Unfortunately, it was a Friday evening. I called the closest dealer, but they couldn't get me in until Monday. I didn't have enough battery to drive any farther. So... PepBoys it was...

Additional info: I put my multi-meter on the battery with the engine running. Voltage was bouncing all over the place between 13v and 14v. Is that normal?
 

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Having never seen your vehicle, let alone take any measurements I really shouldn't type anything. Problem is - I'm not wired like that.

I doubt any connections are loose. The alternator has been replaced twice. People don't tend to do more work than they have to. Likely the connections at the alternator and battery ground are all that have been messed with. Twice.

Do you see a small 2-wire connector on the back of the alternator? My diesel has one. It is used to raise/lower output voltage and resulting current as a function of throttle/brake input. It helps save a little fuel by bumping up charge current while coasting or braking. That's lost energy - might as well stuff it in the battery.

If you have that connector, depress the latch and unplug it. You will get a charge system error but we don't care for now. The alternator will default to locally sensed constant voltage regulation. If the headlight flicker goes away the aftermarket alternator was incorrectly reverse engineered and either needs to go back or you get used to flickering lights. This would indicate a classic control instability. Basically the alternators response time for a control input is is different than the chassis controller expects.

It's just one test. If it finds a problem you've located the issue, else it's something else. My un-edumacated guess is incompletely reverse engineered control strategy. FWIW the old electro-mechanical solenoid regulators for generators (remember those?) all pulsed. Control theory was not addressed at all and that's just what ya got. Such is the case with my brother in law's old 912. Cool car. he's owned it over 50 years.
 

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'Nuther thought...

Sampling two different aftermarket brands may not indicate much. Brands are generally marketing/distribution facades. How many Chinese factories are needed to manufacture one device?
 

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Suggesting a ground fix on a Colorado/Canyon (or most any vehicles) is the equivalent of asking "Have you turned it off and on again?" (IT Crowd reference)
The best series on the telly right there!!!
 

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Not that this proves anything one way or the other, but the flickering does not happen when the engine is not running... I also see the flickering with the interior dome lights as well.

How many connections are there from the Alternator to the battery (that an Alternator replacement would have involved touching)?

Since, they've replaced the alternator twice, I would have imagined they would have found/corrected a loose ground at the Alternator side the 2nd time. I replaced the battery myself and the ground was very tight there on the original battery.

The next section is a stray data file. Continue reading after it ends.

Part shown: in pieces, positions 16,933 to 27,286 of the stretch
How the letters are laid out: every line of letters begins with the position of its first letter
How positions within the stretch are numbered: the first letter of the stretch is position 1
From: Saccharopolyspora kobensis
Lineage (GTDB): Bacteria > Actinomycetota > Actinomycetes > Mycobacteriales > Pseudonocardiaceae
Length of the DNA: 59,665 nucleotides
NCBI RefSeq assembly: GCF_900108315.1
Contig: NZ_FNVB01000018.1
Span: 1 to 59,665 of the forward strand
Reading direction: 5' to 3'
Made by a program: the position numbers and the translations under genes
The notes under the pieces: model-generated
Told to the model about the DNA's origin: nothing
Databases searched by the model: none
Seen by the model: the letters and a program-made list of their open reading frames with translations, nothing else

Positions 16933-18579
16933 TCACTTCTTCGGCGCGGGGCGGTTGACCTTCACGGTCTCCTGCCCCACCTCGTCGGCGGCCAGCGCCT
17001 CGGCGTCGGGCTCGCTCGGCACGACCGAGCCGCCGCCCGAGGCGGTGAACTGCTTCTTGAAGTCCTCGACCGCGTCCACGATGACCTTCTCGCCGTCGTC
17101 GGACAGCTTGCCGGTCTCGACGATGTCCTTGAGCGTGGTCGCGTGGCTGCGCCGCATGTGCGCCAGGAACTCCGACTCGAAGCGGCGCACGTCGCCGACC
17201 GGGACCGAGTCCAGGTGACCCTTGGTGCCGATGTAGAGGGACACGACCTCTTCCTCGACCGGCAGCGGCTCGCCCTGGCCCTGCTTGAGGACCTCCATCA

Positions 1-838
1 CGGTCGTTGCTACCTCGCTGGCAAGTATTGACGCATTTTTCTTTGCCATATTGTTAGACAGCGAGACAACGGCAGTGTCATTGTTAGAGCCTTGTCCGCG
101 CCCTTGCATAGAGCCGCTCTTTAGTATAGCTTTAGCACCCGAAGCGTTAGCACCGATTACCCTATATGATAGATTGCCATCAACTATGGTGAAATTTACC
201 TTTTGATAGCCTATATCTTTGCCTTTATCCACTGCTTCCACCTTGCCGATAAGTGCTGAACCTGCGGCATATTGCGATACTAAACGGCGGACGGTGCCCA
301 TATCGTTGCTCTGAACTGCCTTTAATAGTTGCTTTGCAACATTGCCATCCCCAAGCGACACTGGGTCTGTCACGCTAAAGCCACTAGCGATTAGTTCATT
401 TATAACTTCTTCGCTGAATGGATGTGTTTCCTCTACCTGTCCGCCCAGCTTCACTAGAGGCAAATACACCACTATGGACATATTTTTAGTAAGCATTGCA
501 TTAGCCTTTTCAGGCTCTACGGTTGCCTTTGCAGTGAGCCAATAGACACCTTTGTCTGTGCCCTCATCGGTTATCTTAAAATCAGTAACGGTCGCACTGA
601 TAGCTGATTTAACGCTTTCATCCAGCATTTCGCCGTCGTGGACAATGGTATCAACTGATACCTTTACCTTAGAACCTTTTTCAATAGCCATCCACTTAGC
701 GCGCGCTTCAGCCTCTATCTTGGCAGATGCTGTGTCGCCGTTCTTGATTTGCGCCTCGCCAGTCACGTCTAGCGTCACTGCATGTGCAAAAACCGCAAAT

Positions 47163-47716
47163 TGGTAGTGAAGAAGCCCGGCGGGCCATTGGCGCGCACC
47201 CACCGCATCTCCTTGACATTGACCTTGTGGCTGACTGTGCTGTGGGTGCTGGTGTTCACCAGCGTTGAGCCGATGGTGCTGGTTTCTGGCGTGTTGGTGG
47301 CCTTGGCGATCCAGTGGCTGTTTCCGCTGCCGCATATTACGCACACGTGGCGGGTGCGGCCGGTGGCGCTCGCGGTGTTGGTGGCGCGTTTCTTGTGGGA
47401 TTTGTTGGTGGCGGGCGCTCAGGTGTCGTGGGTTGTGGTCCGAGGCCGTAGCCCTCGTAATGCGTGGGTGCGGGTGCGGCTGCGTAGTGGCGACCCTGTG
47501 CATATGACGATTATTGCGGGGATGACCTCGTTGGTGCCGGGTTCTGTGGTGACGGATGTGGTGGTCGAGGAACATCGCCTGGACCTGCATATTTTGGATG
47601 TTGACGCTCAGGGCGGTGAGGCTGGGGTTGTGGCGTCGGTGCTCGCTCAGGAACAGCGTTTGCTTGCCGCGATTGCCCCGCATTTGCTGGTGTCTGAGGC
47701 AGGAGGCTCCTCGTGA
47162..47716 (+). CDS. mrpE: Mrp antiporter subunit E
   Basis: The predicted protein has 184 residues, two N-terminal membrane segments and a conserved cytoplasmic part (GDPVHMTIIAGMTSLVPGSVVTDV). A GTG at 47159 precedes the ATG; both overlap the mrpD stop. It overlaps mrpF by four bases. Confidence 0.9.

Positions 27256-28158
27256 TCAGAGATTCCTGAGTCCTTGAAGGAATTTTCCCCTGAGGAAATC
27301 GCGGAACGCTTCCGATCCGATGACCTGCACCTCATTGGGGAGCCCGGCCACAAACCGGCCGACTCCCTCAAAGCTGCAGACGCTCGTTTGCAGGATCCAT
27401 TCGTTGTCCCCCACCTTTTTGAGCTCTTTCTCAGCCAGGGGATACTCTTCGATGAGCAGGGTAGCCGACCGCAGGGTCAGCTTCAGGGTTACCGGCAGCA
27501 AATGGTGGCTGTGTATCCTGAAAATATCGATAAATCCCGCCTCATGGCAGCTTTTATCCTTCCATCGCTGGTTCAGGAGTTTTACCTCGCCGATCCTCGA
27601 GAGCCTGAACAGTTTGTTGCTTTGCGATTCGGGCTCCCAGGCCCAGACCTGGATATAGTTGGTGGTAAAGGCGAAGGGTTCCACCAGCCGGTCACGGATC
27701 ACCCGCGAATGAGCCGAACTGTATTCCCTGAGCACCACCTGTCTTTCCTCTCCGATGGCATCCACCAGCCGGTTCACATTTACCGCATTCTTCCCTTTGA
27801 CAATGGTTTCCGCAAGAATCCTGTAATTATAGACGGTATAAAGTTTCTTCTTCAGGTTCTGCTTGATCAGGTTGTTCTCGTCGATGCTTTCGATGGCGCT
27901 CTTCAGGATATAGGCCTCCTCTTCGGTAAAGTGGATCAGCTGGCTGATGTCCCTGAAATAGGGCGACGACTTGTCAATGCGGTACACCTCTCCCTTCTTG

I'm going to take it back to PepBoys regardless, as I don't want to end up paying for something somewhere else that PepBoys should have been able to diagnose correctly...
My gut and heart say no, but I'm wondering if you have a connection problem to/with the ECM, being it controls the charging on our trucks. It would be odd that 2 of them where bad in the same way but odd things do happen all the time. I'm going to guess and hope Pep Boys will get another one from a different supplier this time and you will know (almost) for sure if that's it.
Please let us know what you find!
 

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You really need to find out what outside source they are getting their parts from, then you can look it up yourself and maybe find out the quality of the alternator, and reviews. Pretty sure that Pep Boys does not stock alternators, may be wrong. That would be a huge inventory tie up.
 

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You really need to find out what outside source they are getting their parts from, then you can look it up yourself and maybe find out the quality of the alternator, and reviews. Pretty sure that Pep Boys does not stock alternators, may be wrong. That would be a huge inventory tie up.
Not sure how stocking of alternators is done, but I know when I went to Autozone on a 2000 Mitz-bitch Montero of daughters, they tested it and then had a couple of options for alternators on the shelf of different quality levels, I assume. As I was buying and I knew this vehicle was not long for the roadways, I purchased the cheapest. It lasted longer than the Montero.

I think that certain parts like alternators are pretty standard, at least across a manufacturer. But then, I am not sure how much Pep Boys stocks. Here in the Fort Worth area, Autozone has a lot of stores, but there is a store over in Haltom City that is where they stock most of the parts. If they don't have it at a satellite store, typically they transfer it over from that store or you can run over to there to pick it up.

Back in the 1980s, my uncle used to work on all the neighbors' cars. I was living in same town, and didn't know anyone, so when my alternator on my Ford died on a Saturday morning, I called him to find out where could I get an alternator before the parts houses closed at noon. He had me come by his house, where he had a Ford, a CHrysler and a GM alternator on his shelves that he had rebuilt. We swapped them out, and then broke down my alternator to see what was wrong. Turned out the brushes were worn, he replaced the brushes and bearings, and 2 weeks later bragged to me he had it on his Econoline van because it had a higher output than the original one.